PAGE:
Have a question about today's best lenses? Here are all the answers you need.
6. What's generally the sharpest lens aperture?
Usually it's right around the middle of the aperture range; traditionally, the rule has been 2 to 3 stops down from maximum aperture, and our tests support this pretty much across the board.
For example, if you look at our SQF chart for the Pentax 70mm f/2.4 Limited DA AF lens (the test is on www.PopPhoto.com), you'll see the best (that is, highest) numbers fall around f/5.6 to f/8, and they drop off from there. Turn the chart sideways, draw a line over the red zones, and you'll get close to a classic bell curve.
This surprises people who confuse absolute sharpness with depth of field, the zone in front of and behind the subject of a photo that is acceptably sharp. Depth of field is maximized at small apertures, such as f/16 and f/22. But if you examine the image closely, you'll see the point of focus is less sharp than in pictures taken at middle apertures. This is due to diffraction, an image-degrading effect exacerbated by small lens openings.
7. Do heavier lenses perform better?
Not necessarily. Some lightweight (and light-price) lenses perform very well, especially at their optimal apertures. For a typical f/3.5-5.6 kit lens such as the 18-55mm Zoom-Nikkor AF-S DX, that's around f/11-perfect for landscapes.
But there are drawbacks. Says Ed Nuñez, who used that lens for the photo at right, "It doesn't have a focus-distance scale, like pro lenses have." So he couldn't save time by setting the lens to hyperfocal distance. "I had to manually focus and use the depth-of-field preview button on my camera, or just autofocus in a section of the scene and manually move the focus until I got the feeling that everything would be right." Still, he got some nice pictures with a 7-ounce lens.
8. What is "equivalent focal length"?
In a DSLR, a sensor the size of a frame of 35mm film (24x36mm) is "full-frame," while the smaller APS-size (17x25mm, with variations) is more common. (The Four Thirds system format, 13.5x18mm, is even smaller.)
Put the smaller imager behind a full-frame lens, and it'll capture only the center of the image-in effect, cropping. Since most shooters still remember 35mm film, it's accepted practice to state a conversion factor to show what the equivalent lens for 35mm would be. (Soon people will be so familiar with their digital format that this will be unnecessary. We'll know that an 18mm lens is a moderately wide angle without converting it to "27mm equivalent.")
Equivalent focal length is not the same as coverage-the size of the image circle a lens throws onto the sensor. Coverage is determined by lens design, independent of focal length. "Digital-only" lenses designed for APS-size sensors throw a smaller image circle than full-frame lenses. If you use a digital-only lens on a full-frame camera, the corners of the picture are likely to be dark because the image circle won't cover the whole frame. Using a full-frame lens for an APS-size sensor is no problem, because the full-frame lens has coverage to spare.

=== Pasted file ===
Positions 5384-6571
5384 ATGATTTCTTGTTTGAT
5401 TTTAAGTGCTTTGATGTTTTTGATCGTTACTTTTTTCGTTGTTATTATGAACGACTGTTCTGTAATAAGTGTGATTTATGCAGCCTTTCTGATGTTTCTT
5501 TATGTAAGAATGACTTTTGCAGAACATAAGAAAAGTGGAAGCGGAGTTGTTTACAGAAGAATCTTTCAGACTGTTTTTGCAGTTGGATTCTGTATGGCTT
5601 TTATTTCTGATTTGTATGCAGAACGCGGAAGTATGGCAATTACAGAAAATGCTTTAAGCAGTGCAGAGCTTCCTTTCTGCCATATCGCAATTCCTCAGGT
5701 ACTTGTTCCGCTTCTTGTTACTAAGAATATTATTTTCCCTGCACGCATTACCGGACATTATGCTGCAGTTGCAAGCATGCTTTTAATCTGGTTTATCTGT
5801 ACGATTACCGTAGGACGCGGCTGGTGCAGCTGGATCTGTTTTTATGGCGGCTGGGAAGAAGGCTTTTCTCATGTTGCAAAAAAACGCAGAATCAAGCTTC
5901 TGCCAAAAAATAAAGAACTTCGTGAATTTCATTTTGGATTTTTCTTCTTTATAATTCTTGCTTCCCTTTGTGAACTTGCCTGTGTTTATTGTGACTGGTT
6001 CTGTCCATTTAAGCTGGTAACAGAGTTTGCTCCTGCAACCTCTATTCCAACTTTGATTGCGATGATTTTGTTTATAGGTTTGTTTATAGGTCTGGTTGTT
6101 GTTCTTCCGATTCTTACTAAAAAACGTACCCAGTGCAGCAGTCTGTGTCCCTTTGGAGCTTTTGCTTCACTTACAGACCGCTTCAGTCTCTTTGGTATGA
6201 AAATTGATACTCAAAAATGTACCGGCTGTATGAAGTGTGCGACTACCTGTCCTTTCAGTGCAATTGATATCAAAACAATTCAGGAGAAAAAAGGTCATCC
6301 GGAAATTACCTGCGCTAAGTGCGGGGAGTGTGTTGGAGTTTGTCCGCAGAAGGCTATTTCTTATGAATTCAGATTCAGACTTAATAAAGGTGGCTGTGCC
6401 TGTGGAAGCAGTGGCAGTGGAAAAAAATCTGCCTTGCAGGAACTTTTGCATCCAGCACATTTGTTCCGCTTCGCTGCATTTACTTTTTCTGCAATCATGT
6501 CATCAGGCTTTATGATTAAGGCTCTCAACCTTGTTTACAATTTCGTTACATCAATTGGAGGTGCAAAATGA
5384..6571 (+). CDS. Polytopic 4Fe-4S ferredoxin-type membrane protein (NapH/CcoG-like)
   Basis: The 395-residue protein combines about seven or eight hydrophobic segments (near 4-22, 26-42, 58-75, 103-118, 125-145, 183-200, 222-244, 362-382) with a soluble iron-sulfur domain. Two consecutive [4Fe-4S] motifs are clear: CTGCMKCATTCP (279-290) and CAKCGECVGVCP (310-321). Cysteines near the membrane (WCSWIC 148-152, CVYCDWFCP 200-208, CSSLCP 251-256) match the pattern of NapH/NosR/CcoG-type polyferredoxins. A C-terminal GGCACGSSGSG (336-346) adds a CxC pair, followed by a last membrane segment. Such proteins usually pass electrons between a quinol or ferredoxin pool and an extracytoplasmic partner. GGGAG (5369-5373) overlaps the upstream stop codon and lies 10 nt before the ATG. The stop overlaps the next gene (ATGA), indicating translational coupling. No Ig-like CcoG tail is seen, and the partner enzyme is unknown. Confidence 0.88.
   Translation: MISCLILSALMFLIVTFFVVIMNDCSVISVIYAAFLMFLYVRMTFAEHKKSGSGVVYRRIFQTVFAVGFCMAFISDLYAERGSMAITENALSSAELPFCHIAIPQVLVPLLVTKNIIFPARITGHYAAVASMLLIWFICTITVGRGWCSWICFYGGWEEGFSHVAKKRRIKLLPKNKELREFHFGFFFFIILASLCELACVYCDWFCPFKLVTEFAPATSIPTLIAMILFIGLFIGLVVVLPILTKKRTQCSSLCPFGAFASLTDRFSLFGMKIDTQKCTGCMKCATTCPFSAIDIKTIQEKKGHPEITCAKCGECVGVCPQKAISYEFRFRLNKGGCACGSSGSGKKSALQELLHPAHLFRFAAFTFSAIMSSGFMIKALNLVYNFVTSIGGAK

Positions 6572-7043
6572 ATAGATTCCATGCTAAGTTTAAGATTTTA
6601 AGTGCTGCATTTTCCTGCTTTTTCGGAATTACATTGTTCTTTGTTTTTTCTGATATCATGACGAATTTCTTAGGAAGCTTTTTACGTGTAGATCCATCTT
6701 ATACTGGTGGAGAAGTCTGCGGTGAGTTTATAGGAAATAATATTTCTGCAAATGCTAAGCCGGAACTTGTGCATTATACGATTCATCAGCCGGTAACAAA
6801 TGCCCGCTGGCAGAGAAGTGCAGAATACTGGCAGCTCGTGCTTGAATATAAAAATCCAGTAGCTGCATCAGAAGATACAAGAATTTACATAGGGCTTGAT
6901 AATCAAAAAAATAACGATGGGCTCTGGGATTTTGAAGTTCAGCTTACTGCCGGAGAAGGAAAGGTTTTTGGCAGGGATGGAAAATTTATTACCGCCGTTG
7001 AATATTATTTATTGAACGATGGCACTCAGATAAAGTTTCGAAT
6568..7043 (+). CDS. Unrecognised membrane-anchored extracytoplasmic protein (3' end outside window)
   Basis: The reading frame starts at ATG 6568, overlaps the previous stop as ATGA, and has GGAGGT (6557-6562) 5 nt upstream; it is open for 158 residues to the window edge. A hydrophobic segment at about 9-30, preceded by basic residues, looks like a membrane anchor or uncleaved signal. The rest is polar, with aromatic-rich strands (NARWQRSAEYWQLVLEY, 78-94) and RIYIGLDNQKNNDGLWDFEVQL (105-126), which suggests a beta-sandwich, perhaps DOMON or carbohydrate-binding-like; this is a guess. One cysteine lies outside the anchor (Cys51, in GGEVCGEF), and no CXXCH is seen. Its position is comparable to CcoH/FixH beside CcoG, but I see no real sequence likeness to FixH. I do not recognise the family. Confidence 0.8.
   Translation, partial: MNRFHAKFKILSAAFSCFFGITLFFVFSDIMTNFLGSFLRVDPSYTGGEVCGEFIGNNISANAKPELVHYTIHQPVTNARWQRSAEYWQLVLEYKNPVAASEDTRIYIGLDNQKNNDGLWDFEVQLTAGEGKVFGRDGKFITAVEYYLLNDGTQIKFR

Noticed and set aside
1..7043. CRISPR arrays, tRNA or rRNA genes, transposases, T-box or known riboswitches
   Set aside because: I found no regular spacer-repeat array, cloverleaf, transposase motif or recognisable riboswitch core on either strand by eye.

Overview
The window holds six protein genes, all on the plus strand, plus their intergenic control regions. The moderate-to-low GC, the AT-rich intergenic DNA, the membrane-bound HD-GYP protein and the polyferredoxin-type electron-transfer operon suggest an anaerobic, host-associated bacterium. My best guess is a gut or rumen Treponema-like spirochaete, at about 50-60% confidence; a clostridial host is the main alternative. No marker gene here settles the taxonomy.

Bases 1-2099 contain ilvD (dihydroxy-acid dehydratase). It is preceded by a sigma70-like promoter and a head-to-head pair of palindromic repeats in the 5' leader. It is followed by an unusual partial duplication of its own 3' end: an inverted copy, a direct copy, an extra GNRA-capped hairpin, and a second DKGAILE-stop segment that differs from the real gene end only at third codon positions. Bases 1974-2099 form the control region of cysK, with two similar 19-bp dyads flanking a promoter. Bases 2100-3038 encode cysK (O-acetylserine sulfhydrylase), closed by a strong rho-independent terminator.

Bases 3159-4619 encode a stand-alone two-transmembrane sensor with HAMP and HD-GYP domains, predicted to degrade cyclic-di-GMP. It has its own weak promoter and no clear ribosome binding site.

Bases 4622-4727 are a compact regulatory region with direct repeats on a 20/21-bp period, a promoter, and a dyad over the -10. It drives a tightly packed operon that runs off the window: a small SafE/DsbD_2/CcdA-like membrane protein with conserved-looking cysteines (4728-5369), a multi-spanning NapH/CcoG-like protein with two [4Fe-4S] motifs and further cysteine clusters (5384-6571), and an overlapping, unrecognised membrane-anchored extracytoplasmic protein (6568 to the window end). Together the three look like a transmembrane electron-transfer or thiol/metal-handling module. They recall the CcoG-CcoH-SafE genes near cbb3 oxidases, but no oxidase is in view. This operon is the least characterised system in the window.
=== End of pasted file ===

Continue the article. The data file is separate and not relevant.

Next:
9. So shouldn't I buy full-frame lenses for a DSLR with an APS-sized sensor?
Our test results here aren't very conclusive. We recently retested the full-frame 28-135mm f/3.5-5.6 Canon EF IS USM ($410, street) to see how it would do using just the APS-size "sweet spot." The difference? Statistically insignificant. Since that's a legacy lens designed for film, we also tested the new 14-24mm f/2.8G Nikkor ($1,800, street) at APS size as well as full frame. Again, the difference was meaningless.
Then we tested the new 28-300mm f/3.5-6.3 Tamron VC lens ($600, street). While it provides full-frame coverage, it's intended mostly for APS-sensor DSLRs. We found insignificant differencecs at the two shorter focal lengths, but improvements of one full grade at 200mm and two grades at 300mm.The Tamron lens also showed improvement in flare and light falloff when used on APS format.
But this isn't a given for all lenses, either. The fact is that APS digital-specific lenses can and do deliver comparable performance to the "sweet spot" of a full-frame lens. So, if you own full-frame lenses, you'll get fine results from them on your APS-sensor DSLR. But it won't pay to buy full-frame lenses for your DSLR just to get better image quality.
10. Which lens-based image stabilization system is best?
While the details differ among Image Stabilizer (Canon), Vibration Reduction (Nikon), MEGA Optical Image Stabilization (Panasonic/Leica), Optical Stabilizer (Sigma), and Vibration Compensation (Tamron), the principle is the same: A motorized lens group counteracts motion detected by gyro sensors in the lens. Our tests show that most give you about 2 to 3 stops of extra handholding advantage. Stabilization is more effective with telephotos than wide-angles, where you may gain only 1 stop. Why? Short lenses magnify less and thus show little motion blur.
Stabilization improves with each successive generation. We've gotten the best test results (up to 4 stops) from the latest Nikon VR II technology. Do not expect its rivals to let the matter rest.